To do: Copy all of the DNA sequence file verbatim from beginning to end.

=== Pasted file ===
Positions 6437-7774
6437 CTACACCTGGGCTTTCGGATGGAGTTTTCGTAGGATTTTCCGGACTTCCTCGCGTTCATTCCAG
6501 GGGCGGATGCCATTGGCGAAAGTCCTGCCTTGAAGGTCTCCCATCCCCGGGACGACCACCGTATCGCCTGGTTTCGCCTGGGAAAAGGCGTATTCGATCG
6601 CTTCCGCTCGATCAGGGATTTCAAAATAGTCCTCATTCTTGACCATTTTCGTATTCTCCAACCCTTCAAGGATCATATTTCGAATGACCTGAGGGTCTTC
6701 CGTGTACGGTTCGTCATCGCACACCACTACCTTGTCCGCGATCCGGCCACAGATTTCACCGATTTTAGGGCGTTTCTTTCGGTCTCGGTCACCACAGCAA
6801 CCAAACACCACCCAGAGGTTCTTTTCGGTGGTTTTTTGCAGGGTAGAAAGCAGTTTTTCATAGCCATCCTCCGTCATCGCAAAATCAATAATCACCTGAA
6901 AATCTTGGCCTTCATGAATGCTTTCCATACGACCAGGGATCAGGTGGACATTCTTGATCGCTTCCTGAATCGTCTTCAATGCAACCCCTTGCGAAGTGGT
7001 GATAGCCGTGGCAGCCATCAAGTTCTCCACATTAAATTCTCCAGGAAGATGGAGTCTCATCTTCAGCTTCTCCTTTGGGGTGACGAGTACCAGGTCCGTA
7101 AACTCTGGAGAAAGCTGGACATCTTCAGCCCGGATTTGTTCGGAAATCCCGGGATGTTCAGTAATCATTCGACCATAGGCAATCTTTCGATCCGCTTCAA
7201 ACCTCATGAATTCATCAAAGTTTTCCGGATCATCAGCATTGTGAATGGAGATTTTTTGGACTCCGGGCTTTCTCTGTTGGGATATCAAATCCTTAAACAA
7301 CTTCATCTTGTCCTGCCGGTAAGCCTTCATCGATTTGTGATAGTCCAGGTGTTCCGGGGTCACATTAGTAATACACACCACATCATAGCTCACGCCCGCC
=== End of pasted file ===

Positions 6437-7774
6437 CTACACCTGGGCTTTCGGATGGAGTTTTCGTAGGATTTTCCGGACTTCCTCGCGTTCATTCCAG
6501 GGGCGGATGCCATTGGCGAAAGTCCTGCCTTGAAGGTCTCCCATCCCCGGGACGACCACCGTATCGCCTGGTTTCGCCTGGGAAAAGGCGTATTCGATCG
6601 CTTCCGCTCGATCAGGGATTTCAAAATAGTCCTCATTCTTGACCATTTTCGTATTCTCCAACCCTTCAAGGATCATATTTCGAATGACCTGAGGGTCTTC
6701 CGTGTACGGTTCGTCATCGCACACCACTACCTTGTCCGCGATCCGGCCACAGATTTCACCGATTTTAGGGCGTTTCTTTCGGTCTCGGTCACCACAGCAA
6801 CCAAACACCACCCAGAGGTTCTTTTCGGTGGTTTTTTGCAGGGTAGAAAGCAGTTTTTCATAGCCATCCTCCGTCATCGCAAAATCAATAATCACCTGAA
6901 AATCTTGGCCTTCATGAATGCTTTCCATACGACCAGGGATCAGGTGGACATTCTTGATCGCTTCCTGAATCGTCTTCAATGCAACCCCTTGCGAAGTGGT
7001 GATAGCCGTGGCAGCCATCAAGTTCTCCACATTAAATTCTCCAGGAAGATGGAGTCTCATCTTCAGCTTCTCCTTTGGGGTGACGAGTACCAGGTCCGTA
7101 AACTCTGGAGAAAGCTGGACATCTTCAGCCCGGATTTGTTCGGAAATCCCGGGATGTTCAGTAATCATTCGACCATAGGCAATCTTTCGATCCGCTTCAA
7201 ACCTCATGAATTCATCAAAGTTTTCCGGATCATCAGCATTGTGAATGGAGATTTTTTGGACTCCGGGCTTTCTCTGTTGGGATATCAAATCCTTAAACAA
7301 CTTCATCTTGTCCTGCCGGTAAGCCTTCATCGATTTGTGATAGTCCAGGTGTTCCGGGGTCACATTAGTAATACACACCACATCATAGCTCACGCCCGCC